The birth of iTunes, Apple’s killer app

Apple iTunes, version 1. Image credit: Apple

Talk about a killer app! Apple’s iTunes and the incredibly successful iTunes Music Store have formed the basis for a huge wave of iPod sales. The program literally helped transform Apple from a maker of computers and software into a household name in the consumer electronics market. So how did it all start?

The first version of iTunes was released by Apple in January 2001 but the underpinnings of the program were first created by someone else.

Which application was bought by Apple and formed the basis for iTunes?

Think you know the answer? Post a response in the comments — we’ll post the answer tomorrow.

Layers in Photoshop

Adobe Photoshop over the years

Originally written on a Macintosh Plus by a doctoral candidate named Thomas Knoll, the computer program that came to be known as Adobe Photoshop officially celebrates its 20th birthday this month. And what a 20 years its been!

The first versions of Photoshop were only available on the Macintosh. This was one of the things that cemented Apple’s reputation as the leader in the field of desktop publishing.

Often hailed as the single most important aspect of the program’s development, which version of Photoshop was the first to include support for layers?

Think you know the answer? Post a response in the comments — we’ll post the answer tomorrow.

That’s alotta spam!

Spam blocker.

Ahhh, spam (aka “the abuse of electronic messaging systems” according to Wikipedia). What would your e-mail inbox look like without all of the customary plugs for great deals on Viagra? We’ll probably never know.

Fortunately, if you are using a modern e-mail client such as Apple’s Mail application, most spam whisked away to a separate folder by using an intelligent filter, thereby freeing up your inbox. Since we’re talking about spam and we just entered the year 2010, it seems only fitting to look back 2009 to see just how many junk messages we received in 2009.

In 2009, what percentage of all e-mail sent across the internet was spam?

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The first of the iApps

Apple’s iLife applications. Image credit: Apple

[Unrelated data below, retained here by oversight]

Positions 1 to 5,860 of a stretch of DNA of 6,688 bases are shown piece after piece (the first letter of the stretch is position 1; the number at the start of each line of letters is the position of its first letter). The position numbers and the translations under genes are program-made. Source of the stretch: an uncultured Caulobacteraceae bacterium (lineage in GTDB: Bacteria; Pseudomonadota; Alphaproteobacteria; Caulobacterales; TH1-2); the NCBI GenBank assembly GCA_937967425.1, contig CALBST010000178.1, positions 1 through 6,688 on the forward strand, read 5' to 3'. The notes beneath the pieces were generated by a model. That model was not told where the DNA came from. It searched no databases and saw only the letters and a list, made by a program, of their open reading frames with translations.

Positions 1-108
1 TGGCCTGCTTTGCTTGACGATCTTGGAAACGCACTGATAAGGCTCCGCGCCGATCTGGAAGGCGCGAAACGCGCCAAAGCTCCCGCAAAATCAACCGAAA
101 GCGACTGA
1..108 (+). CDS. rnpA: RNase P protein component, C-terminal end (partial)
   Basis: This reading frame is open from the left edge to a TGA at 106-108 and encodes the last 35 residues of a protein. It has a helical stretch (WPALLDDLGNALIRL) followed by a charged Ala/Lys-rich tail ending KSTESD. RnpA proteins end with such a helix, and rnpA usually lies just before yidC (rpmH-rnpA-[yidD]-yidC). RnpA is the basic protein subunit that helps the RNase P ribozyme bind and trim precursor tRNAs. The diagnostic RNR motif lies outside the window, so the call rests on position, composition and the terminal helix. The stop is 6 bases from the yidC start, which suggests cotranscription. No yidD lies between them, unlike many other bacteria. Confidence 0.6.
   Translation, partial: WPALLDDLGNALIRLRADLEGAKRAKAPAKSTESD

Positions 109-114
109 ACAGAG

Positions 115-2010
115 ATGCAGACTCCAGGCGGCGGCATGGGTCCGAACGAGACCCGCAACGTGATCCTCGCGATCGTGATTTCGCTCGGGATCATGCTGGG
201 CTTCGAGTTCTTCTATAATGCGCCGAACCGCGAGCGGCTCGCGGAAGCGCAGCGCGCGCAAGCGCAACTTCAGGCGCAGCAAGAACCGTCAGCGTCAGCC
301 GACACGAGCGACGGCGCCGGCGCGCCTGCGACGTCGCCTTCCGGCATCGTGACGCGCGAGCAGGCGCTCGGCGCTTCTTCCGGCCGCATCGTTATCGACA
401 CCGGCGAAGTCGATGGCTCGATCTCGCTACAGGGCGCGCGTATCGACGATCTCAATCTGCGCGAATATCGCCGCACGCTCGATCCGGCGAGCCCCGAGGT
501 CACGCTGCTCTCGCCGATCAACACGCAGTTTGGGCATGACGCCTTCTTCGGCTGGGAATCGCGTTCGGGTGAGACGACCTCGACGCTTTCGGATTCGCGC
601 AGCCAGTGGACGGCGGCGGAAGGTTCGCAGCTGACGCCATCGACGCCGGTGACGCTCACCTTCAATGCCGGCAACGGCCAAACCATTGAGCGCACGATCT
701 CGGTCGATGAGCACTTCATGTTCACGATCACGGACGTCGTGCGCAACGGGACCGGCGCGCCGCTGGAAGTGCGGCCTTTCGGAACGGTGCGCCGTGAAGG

Apple’s iLife suite is a set of applications that is bundled for free with every new Mac. GarageBand, iPhoto, iMovie, iWeb and iDVD are all currently included in iLife.

Fully featured, easy-to-use, sophisticated pieces of software, these applications have helped attract new customers to the Mac platform. This contrasts with the crippled “trial” versions of software that often come pre-installed on Windows PCs. (Who really wants pre-installed software that requires you spend extra cash to access all of its features?)

Out of all the iApps now included with iLife, which was the FIRST to be released by Apple?

Funny math in Snow Leopard

Mac OS X Snow Leopard. Image credit: Apple

As with each new release of Mac OS X, Apple made incremental improvements to Snow Leopard. Some of the new features in Snow Leopard include support for Microsoft Exchange (without having to use Entourage), complete 64-bit computing and an accross-the board speed bump.

Which of the following changes having to do with “funny math” is actually a new feature in Snow Leopard?

The spiritual predecessor to Apple’s Safari web browser

Apple Safari. Image credit: Apple

Since the launch of Safari in 2003, Mac users haven’t had to settle for a slow web browsing experience. Then Firefox joined the party in 2004, and most recently, a beta version of Google’s Chrome web browser was released for Mac OS X.

Safari has been very successful for Apple. But back in 1996, Apple developed a piece of software that combined a number of Internet tools into one “Internet suite” application that didn’t last very long. This software included a web browser, e-mail client and newsreader, among other things.

What was the name of this short-lived suite of Internet applications developed by Apple?

One missing Mac OS X app

Mac OS X v10.0 “Cheetah” – the first of the big cats

Even amidst the recent talk of Apple rejecting apps, there’s no doubt that the sheer variety and scale of applications available in the iTunes App Store has fueled the sales of the iPhone and iPod touch. The iPhone is great. The applications make it even better.

On a related note, when the first version of the Mac OS X (“Cheetah”) was released in 2001, Apple made a big deal about the fact that most major applications from OS 9 had been ported to the new operating system. Unfortunately for Apple there was one core group of users — a group of users quite loyal to the Mac platform — that was reluctant to upgrade because one core application hadn’t been ported to OS X.

Which application arrived really late to Mac OS X, causing many of those working in the design and publishing professions to postpone upgrading to “Cheetah”?

Apple’s online service

The main interface for Apple’s online service

Long before Mac and iPhone users could sync their devices using MobileMe, Apple offered a different kind of online service to its customers. (And no, we’re not talking about iTools or .mac.) This was an online community similar to AOL, but it catered specifically to Mac users.

Apple’s online service used a unique metaphor in the design of its user interface. After connecting to the service, users were presented with a graphic depicting a town square. Each of the buildings in the town square represented links to different areas such as forums, chat rooms and e-mail. A basic web browser web was added in a later version of the software.

What was the name of the online service Apple created?